We let the exhaust cool for a while before we swapped it out, and by the time we returned to the dyno room and recalibrated the dyno, the outside temperature had increased to more than 100° Fahrenheit, and the dyno room had had increased to 86°.
We feel this is the way the vehicle should have come from the factory. That said, the first thing you notice is that the GIAC Stage 1 has somehow "unconfused" the 335i. The difference is immediately apparent from behind the wheel. From tip-in to full throttle, the power delivery is smooth and lag-free. Unlike some tuned turbo cars where the accelerator positions are over exaggerated (i.e., quarter throttle gives you full boost while three-quarters gives you nothing) the 335i's power delivery based on pedal position is very balanced, giving full control of the powerband.
A perfect example of how the Stage 1 software lets the DME know what's really going is especially clear if you're drivingan automatic. With piggyback modules the automatic transmission would over time begin to shift harshly, inconsistently, and somehow seemed confused about what to do. This makes sense, considering that the transmission relies on load and speed data from the DME to operate. With GIAC software installed the automatic was transformed, more predictable, and gear-to-gear transitions were quick and smooth (no clunky shifts).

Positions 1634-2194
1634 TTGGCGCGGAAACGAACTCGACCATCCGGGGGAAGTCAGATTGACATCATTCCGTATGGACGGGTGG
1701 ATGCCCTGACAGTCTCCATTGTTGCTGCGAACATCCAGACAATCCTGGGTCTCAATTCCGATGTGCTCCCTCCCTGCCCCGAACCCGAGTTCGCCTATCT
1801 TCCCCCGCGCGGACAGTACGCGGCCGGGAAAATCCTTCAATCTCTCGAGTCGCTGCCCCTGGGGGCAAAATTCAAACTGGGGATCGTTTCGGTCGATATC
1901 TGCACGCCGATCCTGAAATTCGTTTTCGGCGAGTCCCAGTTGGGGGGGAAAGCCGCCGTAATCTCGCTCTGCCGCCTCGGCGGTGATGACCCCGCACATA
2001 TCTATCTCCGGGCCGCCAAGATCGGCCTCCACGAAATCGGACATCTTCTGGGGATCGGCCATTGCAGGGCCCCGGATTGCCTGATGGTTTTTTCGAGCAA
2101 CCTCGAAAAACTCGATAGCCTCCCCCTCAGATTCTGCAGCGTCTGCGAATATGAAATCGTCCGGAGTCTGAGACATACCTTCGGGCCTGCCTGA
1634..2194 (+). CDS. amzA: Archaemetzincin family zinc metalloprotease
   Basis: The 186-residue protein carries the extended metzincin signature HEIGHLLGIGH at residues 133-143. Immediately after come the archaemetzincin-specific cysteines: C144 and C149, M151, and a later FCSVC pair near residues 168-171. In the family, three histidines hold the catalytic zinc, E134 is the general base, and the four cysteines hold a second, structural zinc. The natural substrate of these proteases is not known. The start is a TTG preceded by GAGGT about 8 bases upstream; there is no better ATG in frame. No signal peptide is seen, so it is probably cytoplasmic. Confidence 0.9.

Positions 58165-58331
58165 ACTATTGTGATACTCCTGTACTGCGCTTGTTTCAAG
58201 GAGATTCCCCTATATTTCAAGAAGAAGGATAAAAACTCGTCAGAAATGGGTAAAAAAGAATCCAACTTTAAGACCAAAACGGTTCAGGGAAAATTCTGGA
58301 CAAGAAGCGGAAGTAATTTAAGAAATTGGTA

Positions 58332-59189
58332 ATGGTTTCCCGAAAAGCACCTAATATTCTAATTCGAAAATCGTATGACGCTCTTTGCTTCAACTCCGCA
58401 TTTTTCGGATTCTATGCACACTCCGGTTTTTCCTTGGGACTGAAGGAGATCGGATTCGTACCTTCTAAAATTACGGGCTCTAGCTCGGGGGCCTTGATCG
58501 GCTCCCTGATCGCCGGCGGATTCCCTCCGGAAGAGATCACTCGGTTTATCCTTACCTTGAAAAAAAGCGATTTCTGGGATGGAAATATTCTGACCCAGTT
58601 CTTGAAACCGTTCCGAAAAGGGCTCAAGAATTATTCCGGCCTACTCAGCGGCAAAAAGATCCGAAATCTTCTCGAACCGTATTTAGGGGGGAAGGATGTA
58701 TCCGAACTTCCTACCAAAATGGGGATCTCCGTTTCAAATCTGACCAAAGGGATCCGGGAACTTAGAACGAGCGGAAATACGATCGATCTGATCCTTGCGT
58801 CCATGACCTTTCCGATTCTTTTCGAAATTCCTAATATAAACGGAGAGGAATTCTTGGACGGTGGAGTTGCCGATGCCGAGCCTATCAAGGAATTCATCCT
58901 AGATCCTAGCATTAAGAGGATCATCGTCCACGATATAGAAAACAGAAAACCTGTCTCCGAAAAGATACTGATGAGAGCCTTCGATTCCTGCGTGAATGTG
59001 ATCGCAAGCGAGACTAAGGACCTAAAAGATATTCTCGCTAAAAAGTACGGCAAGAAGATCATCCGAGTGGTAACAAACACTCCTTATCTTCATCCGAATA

From a standstill, with the tranny in S mode and the accelerator inducing full throttle, I was amazed how quickly the car reacted and pulled all the way to redline. It behaved more like it had a V8 than a turbo six. A quick run through the canyon gave me another surprise: the vehicle's ability to sustain power whether I was on flat ground, powering out of a corner, or going up hills-again pulling all the way to redline.
We didn't expect power gains from the Borla exhaust, ultimately because it doesn't take care of the second set of catalytic converters, a major restriction in the factory exhaust. Borla does offer a set of race pipes that eliminates the secondaries (for off-road use only); we'll be testing these at a later date when GIAC's Stage 2 software becomes available. The exhaust did give a tasteful baritone resonance without becoming overly "boomy," which can be a frequent problem with automatic transmissions.